Insider: Rafe for AmEx…Rachel Roy’s Mentor…

Shoe and handbag designer Rafe Totengco dished last week with Insider about his new role as model. The New York designer recently landed a full-page ad campaign for American Express Open business cards. Though he generally lets his designs take center stage, Totengco said hamming it up for the camera in his Soho showroom was an easy venture. “[Most] real people get clamped up and freaked out,” he said of the nearly nine-hour shoot, which included staging a sketching session and mock meetings, “but I’ve done my share of photographs, so I know how to relax my mouth and cheek muscles.” Totengco nabbed the print ads — which hit newsstands in the May issue of Fortune Small Business — after beating hundreds of other submissions at explaining how he uses his card.

Student & Teacher
When it comes to picking a mentor, Rachel Roy goes straight to the top. The designer, fêting the launch of her Rachel Rachel Roy line for Macy’s last week, told Insider she used tips from stiletto king Manolo Blahnik as she pieced together her own collection. “He worked with me from the beginning on my designer line,” Roy said. “He has a very clear point of view, and what I took from that was, if you don’t believe it, don’t do it.” Her diffusion line for Macy’s includes bejeweled flats and graffiti-print booties.

Shoe Split
New York-based Theory has split with footwear partner Camuto Group, according to Camuto sources. Theory’s shoe contemporary collection is currently found at retailers including Saks Fifth Avenue, Bergdorf Goodman and Bloomingdale’s. It is unclear if the brand will continue to produce shoes. Theory declined to comment on the future of the category.

All-Around Sportsman

Usain Bolt, the golden boy of Beijing and Puma, got downright sporty in Boston. In town for the running-oriented Puma-hosted Street Meet, Bolt was also seen tooling around town on his bike and throwing out the first pitch before the Red Sox’s 16-11 rout of the New York Yankees on April 25.

New Greeting
Don’t be surprised if at your next meeting you’re met with a friendly nod instead of a kiss. In the wake of growing concern about the spread of swine flu, the Centers for Disease Control are recommending that Americans take a more standoffish approach to greetings. People should stop “giving that little kiss of greeting that they’re used to,” directed Richard Besser, acting director of the CDC at a press conference last Monday. That’s good news to the more germophobic. “I’m so happy to have a medical reason to be rude to people now,” said Kelly Cutrone, owner of People’s Revolution PR agency and a regular on MTV’s “The Hills” and “The City.” The alternative? Simon Doonan, creative director at Barneys New York, said, “It’s all about the Obama fist bump now, followed by a lot of hand washing.”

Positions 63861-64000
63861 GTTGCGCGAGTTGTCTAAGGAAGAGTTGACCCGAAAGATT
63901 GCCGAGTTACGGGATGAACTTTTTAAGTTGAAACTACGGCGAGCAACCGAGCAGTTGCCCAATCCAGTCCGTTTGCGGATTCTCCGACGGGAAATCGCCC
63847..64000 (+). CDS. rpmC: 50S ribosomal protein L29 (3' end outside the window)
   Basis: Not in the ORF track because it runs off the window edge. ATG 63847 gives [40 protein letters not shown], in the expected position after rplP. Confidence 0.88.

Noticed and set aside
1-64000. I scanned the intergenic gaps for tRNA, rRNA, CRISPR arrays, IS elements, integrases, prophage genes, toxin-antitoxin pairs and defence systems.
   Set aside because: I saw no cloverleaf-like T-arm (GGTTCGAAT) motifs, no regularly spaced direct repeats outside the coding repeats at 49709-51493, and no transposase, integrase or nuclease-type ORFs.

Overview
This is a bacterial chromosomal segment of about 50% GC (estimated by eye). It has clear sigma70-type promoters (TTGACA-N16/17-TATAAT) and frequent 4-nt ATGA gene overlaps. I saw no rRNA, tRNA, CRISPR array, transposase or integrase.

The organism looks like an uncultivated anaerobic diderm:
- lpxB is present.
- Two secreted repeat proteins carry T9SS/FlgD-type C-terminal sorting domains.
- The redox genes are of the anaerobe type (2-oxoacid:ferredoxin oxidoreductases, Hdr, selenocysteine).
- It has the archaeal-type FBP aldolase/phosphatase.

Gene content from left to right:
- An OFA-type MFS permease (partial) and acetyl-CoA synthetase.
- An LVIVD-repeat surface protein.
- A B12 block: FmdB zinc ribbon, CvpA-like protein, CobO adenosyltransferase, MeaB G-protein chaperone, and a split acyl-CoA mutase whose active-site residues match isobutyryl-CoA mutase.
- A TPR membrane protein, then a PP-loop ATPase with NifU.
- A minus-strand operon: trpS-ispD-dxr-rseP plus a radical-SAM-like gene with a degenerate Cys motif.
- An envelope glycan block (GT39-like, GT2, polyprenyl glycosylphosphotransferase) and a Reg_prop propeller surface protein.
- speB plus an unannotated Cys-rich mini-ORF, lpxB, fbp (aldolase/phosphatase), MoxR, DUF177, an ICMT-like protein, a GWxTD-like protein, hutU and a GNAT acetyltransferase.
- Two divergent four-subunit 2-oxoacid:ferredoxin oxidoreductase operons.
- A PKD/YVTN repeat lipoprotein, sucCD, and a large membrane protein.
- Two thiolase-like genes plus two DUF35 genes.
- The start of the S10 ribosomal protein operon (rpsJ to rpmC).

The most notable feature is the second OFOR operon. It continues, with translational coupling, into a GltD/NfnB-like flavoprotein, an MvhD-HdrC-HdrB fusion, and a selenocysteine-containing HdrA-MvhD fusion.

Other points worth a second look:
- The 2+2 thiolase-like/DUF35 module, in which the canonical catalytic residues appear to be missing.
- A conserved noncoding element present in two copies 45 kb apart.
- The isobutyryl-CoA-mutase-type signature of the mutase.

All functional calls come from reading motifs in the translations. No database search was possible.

The Need for Speed
Kitson owner Fraser Ross told Insider that fast-fashion stores such as Topshop and H&M are changing the rules for trend-oriented retailers. “You can’t have [shoe] collections in the store and have them last for four months,” he said. “Topshop is giving an education to people in this country of what you can do to keep the customer coming through [your store].” Ross plans to take cues from Topshop in three new store debuts: Kitson Men’s at the Malibu Lumber Yard in Malibu, Calif., in June; Kitson Kids at Disneyland in July; and a 12,000-sq.-ft. flagship in Tokyo in September. As for rumors that the prince of Robertson Boulevard is leaving The Americana at Brand mall in Glendale, Calif., Ross said it’s not true. “We’re still a tenant in Americana and we’re not closing it,” he said. But gossip persists that Ross may exit or at least scale down the size of the store later this summer.

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